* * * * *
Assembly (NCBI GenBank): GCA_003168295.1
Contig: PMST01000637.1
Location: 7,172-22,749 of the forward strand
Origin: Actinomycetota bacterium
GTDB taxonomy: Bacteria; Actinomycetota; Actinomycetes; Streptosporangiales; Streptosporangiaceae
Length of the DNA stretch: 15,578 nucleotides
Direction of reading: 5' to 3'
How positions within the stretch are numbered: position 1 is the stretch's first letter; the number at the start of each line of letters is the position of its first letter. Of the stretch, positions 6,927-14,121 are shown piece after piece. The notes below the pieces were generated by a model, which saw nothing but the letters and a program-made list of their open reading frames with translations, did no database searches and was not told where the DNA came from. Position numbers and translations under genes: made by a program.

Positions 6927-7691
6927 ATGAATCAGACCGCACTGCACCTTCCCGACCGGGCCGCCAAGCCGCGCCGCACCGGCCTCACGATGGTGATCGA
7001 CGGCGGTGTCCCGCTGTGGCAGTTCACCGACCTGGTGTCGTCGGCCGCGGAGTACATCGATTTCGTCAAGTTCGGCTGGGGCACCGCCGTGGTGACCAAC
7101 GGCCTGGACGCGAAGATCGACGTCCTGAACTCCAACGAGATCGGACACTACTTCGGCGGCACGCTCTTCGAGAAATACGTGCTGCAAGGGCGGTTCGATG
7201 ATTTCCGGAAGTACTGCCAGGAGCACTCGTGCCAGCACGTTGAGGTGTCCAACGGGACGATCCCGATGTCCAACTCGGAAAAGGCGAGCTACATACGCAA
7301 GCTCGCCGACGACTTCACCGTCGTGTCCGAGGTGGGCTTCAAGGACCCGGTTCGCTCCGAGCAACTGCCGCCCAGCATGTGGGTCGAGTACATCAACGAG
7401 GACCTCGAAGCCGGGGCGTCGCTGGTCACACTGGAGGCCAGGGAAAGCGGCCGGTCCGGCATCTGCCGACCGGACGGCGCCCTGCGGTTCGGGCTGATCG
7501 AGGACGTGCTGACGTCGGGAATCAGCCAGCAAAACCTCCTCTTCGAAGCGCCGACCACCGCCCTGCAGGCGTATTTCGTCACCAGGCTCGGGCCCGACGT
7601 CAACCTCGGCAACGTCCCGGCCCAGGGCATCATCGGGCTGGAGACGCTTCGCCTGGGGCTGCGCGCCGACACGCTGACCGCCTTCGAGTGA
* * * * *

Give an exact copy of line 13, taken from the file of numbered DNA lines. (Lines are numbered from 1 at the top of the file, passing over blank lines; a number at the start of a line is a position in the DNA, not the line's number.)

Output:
7201 ATTTCCGGAAGTACTGCCAGGAGCACTCGTGCCAGCACGTTGAGGTGTCCAACGGGACGATCCCGATGTCCAACTCGGAAAAGGCGAGCTACATACGCAA